• Pule MA, Savoldo B, Myers GD, et al. Virus-specific T cells engineered to coexpress tumor-specific receptors: persistence and antitumor activity in individuals with neuroblastoma. Nat Med. Nov 2008;14(11):1264-1270. PMID 18978797 
  • National Comprehensive Cancer Network (NCCN) Head and Neck Cancers Version 2.2018.
  • National Comprehensive Cancer Network (NCCN) Kidney Cancer Version 2.2019.
  • National Comprehensive Cancer Network (NCCN) Gastric Cancer Version 2.2018.
  • National Comprehensive Cancer Network (NCCN) Colon Cancer Version 3.2018.
  • National Comprehensive Cancer Network (NCCN) Rectal Cancer Version 3.2018.
  • National Comprehensive Cancer Network (NCCN) Hepatobiliary Cancer Version 3.2018.
  • National Comprehensive Cancer Network (NCCN) Non-Small Cell Lung Cancer Version 6.2018.
  • National Comprehensive Cancer Network (NCCN) Melanoma Version 3.2018.
  • National Comprehensive Cancer Network (NCCN) Central Nervous System Cancers Version 1.2018.
  • National Comprehensive Cancer Network  (NCCN) Thyroid Carcinoma Version 1.2018.
  • National Comprehensive Cancer Network  (NCCN) Pancreatic Adenocarcinoma Version 2.2018.
  • National Comprehensive Cancer Network (NCCN) Bladder Cancer Version 5.2018.
  • National Comprehensive Cancer Network (NCCN) Hogkin Lymphoma Version 3.2018.
  • National Comprehensive Cancer Network (NCCN) Uterine Neoplasms Version 1.2019.
  • Cheson B, Pfistner B, Juweid M, et. al. Revised response criteria for malignant melanoma. Journal of Clinical Oncology Volume 25 Number 5 February 2007
  • Liau LM, Ashkan K, Tran DD, et. al. First results on survival from a large phase 3 clinical trial of autologous dendritic cell vaccine in newly diagnosed glioblastoma. J Transl Med 2018 May 29;16(1):142. PMID 29843811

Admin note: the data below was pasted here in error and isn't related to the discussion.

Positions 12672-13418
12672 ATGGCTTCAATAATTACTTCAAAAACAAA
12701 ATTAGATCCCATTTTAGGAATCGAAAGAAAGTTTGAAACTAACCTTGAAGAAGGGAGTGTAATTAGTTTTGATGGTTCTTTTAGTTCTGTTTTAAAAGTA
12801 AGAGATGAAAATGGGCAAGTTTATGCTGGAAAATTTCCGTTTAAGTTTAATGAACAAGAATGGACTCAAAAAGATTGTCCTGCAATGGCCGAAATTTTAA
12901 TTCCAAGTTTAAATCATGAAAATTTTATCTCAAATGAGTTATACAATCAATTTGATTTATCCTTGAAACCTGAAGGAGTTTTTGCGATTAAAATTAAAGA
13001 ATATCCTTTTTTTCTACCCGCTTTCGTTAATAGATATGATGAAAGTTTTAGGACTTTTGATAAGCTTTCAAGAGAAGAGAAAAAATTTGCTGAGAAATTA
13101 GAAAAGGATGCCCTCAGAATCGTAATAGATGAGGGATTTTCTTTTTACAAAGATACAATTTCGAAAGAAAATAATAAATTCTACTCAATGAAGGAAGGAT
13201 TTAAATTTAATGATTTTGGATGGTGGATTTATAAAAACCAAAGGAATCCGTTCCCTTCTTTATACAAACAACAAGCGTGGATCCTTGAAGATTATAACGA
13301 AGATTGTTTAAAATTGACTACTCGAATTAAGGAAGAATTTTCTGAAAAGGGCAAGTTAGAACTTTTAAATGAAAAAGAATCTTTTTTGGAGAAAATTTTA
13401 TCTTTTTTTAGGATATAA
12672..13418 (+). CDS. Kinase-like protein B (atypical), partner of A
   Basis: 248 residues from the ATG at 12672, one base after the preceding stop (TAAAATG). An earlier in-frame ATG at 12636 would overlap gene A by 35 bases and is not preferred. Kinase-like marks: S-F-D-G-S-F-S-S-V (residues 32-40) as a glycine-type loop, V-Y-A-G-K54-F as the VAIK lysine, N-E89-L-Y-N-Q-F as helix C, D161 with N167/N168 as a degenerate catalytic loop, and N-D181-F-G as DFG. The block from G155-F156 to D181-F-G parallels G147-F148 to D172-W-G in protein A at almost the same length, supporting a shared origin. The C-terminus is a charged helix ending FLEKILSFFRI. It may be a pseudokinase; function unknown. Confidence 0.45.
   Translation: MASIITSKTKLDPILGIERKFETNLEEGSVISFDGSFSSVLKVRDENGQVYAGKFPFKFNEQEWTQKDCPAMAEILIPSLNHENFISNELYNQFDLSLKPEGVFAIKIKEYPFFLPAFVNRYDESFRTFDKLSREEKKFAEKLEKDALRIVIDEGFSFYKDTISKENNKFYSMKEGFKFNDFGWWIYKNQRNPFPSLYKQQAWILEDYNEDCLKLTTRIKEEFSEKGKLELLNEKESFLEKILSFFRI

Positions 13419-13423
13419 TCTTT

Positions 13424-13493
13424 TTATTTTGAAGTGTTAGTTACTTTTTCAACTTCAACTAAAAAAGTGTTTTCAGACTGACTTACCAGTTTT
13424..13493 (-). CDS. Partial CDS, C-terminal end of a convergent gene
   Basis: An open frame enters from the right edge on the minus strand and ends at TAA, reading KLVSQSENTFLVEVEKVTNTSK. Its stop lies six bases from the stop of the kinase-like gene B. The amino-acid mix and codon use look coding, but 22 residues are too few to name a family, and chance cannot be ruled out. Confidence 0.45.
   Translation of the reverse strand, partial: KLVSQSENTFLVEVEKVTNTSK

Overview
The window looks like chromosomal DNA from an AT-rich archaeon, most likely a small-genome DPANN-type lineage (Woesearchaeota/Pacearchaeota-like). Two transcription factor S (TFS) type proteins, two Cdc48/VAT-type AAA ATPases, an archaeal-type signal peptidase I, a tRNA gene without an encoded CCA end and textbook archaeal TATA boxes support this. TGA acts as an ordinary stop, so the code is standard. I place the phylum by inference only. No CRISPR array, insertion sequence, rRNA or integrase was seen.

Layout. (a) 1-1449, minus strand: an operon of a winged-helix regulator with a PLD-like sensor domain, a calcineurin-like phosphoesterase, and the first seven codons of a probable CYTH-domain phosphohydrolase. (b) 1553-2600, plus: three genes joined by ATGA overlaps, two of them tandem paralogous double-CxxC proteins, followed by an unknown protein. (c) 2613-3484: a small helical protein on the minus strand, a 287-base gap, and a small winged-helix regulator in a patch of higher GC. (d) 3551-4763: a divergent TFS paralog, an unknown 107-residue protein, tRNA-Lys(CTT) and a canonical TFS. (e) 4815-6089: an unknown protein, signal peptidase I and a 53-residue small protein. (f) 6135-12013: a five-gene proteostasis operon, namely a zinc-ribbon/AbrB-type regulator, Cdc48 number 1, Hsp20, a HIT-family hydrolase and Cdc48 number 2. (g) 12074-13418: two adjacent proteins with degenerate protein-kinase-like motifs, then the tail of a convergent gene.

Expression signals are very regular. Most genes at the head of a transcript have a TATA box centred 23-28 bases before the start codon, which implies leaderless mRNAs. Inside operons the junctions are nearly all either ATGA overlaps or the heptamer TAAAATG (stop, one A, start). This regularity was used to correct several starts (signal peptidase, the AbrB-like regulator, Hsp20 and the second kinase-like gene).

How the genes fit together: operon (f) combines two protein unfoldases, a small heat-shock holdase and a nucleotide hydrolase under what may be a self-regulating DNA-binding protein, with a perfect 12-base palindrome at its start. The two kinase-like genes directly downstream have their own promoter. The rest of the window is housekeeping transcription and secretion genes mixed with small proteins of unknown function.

Policy History:

  • October 2018 - Annual Review, Policy Revised
  • August 2018 - Interim Review, Policy Revised
  • May 2018 - Interim Review, Policy Revised
  • February 2018 - Interim Review, Policy Revised
  • December 2017 - Interim Review, Policy Revised
  • October 2017 - New Policy

Wellmark medical policies address the complex issue of technology assessment of new and emerging treatments, devices, drugs, etc.   They are developed to assist in administering plan benefits and constitute neither offers of coverage nor medical advice. Wellmark medical policies contain only a partial, general description of plan or program benefits and do not constitute a contract. Wellmark does not provide health care services and, therefore, cannot guarantee any results or outcomes. Participating providers are independent contractors in private practice and are neither employees nor agents of Wellmark or its affiliates. Treating providers are solely responsible for medical advice and treatment of members. Our medical policies may be updated and therefore are subject to change without notice.

 

*CPT® is a registered trademark of the American Medical Association.